Military deployment can raise any number of questions an active duty soldier can't readily answer. There's no telling when you may be called to serve, where, for how long, or if you'll be placed into combat. For many servicemen and women, it can also mean leaving a family back home for extended, indefinite periods of time.
One of the most important things a deployed service member has to consider is if their family is financially secure and prepared while you're on a tour of duty. Is your current savings account enough of a safety net? Are all your affairs in order, including a last will? How about insurance policies? What about special military family benefits?
Here are a few money management tips to consider if you're being deployed:
Set goals and budget accordingly. You may realize that you or your spouse have never sat down to figure out a budget. Now's the time to start. If you've been assigned to a six-month deployment, ask yourselves how much money will your household need to live on for that period. If you have other expenses like landscaping or dry cleaning, in addition to necessities like groceries, utilities, and childcare, prioritize your finances to see what you can and can't live without for a few months. For emergency expenses, experts recommend a reserve of around $2,000. Setting up programs like automatic bill pay can help ease the trouble of keeping up with due dates of bills.
The Military Wallet suggests that you may want to consider appointing a power of attorney to a family member you'd like to be in charge of finances while you're gone. However, this can come with certain restrictions; consult with your Judge Advocate General's Corp office.
Ensure you're insured. A good life insurance policy is absolutely essential if you've been deployed and leaving family behind. Military Wallet says to check with your policy provider that your contract doesn't include a clause stating your family won't be paid benefits if you're killed in action. It's a terrible thing to consider, but necessary for your family's financial future. Do you have traumatic injury protection? A power of attorney may also be helpful in deciding who'll make your healthcare decisions if you cannot. At this time, make sure your last will and estate plan is also up to date and in order.
Also, check other insurance policies in your name—is there a car, for example, you won't be driving while you're deployed? If so, you could temporarily cancel insurance on items that won't be in use, saving you and your family money. If you're single, the Military Connection website even suggests placing your belongings in storage and paying rental insurance, saving you the cost of rent on an entire apartment.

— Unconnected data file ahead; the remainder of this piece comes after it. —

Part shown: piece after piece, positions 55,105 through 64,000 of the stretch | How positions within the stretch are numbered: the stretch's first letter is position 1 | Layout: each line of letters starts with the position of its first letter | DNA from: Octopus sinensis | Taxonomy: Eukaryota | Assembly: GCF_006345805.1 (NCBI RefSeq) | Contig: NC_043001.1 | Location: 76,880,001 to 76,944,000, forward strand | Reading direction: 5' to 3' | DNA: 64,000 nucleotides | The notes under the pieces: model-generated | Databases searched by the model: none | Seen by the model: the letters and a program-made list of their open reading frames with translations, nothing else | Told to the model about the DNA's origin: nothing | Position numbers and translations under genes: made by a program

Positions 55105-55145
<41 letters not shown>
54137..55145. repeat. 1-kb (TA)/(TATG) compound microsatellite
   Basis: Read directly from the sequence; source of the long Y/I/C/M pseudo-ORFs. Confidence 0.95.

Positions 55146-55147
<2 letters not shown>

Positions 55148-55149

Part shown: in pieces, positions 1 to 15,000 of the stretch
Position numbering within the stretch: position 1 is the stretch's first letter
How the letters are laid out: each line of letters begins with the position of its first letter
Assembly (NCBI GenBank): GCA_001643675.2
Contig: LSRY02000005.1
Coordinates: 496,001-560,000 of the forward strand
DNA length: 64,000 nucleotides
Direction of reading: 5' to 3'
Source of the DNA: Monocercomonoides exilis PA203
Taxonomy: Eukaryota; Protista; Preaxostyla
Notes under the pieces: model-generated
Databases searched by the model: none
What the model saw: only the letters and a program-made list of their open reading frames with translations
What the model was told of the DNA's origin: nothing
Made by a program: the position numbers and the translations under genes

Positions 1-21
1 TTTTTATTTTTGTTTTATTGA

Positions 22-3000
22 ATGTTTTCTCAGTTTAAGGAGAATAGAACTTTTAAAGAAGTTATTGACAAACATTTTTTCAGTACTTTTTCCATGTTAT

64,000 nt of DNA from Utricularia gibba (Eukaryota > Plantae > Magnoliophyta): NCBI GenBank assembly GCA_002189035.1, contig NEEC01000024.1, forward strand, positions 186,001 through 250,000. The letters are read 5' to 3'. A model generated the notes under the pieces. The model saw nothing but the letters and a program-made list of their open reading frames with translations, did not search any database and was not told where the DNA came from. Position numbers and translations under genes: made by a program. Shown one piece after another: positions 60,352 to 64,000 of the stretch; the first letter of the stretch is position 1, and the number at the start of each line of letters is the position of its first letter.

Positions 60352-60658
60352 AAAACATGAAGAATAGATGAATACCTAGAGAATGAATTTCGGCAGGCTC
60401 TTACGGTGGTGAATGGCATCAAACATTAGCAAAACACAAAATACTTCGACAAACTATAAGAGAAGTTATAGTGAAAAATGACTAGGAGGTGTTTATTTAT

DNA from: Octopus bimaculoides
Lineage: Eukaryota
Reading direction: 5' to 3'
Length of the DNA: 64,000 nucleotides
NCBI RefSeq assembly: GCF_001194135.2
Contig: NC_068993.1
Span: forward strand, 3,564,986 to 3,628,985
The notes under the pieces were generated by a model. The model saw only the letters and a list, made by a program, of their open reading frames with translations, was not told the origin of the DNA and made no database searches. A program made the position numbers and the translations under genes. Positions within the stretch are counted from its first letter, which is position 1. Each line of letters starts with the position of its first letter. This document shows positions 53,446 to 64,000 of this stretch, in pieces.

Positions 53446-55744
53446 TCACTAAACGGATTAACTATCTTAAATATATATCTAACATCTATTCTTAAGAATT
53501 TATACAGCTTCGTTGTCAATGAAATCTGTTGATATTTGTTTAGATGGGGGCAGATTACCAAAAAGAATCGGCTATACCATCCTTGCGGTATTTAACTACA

Special military programs. You may be able to take advantage of services offered specifically for deployed service members. Some, like the Servicemembers Civil Relief Act, may offer you or your family a break on things like apartment leases, or delay civil proceedings. Through special considerations, the deployed military service member may also qualify for lower rates on mortgage or auto loans, or even credit cards, too. Regardless, it's best to check with your creditors about any and all breaks they can offer you during your deployment.
If you're being deployed, check with organizations like the PenFed Credit Union for their savings and loan rates. If it's a mortgage you're fronting, you could qualify for special programs like the credit union's Dream Makers Grant, available to all active duty service members.
Investments and additional income. There's a program called the Savings Deposit Program (SDP) that you may qualify for. The Military Times says that service members deployed to designated combat zones may be eligible to deposit as much as $10,000 of their unalloted pay and allowances into the SDP. Additionally, check for other sources of income you may have coming. The Times says your family may be entitled to Family Separation, Imminent Danger, or Hardship pay. Once you've confirmed that extra pay, the publication says to consider how your family can use that extra cash flow— the Combat Zone Tax Exclusion may apply.
Separate but equal. In the case of a military deployment, one can't understate the need for joint accounts between you and your spouse. Setting up separate accounts in your name, and your husband or wife's name, allows your spouse to easily take care of expenses while you're away. This can clear up confusion over money matters and makes managing your finances easier for the whole family. It's bad enough to deal with the stress of a high-risk deployment— don't let your family fall into debt over a money discrepancy.
Active duty deployment means you're serving your country when it matters most. It's an assignment that any enlisted soldier can be proud of. It can be both an exciting, yet uncertain opportunity. Deployment is hard enough that worrying about your family's finances shouldn't be a cause for concern. By following these simple tips as a start, you can make sure that your affairs, your money, and your future as an active duty service member are in order.
Paul Sisolak writes for www.GoBankingRates.com, which provides readers informative personal finance and investing content, as well as the best interest rates on financial services nationwide.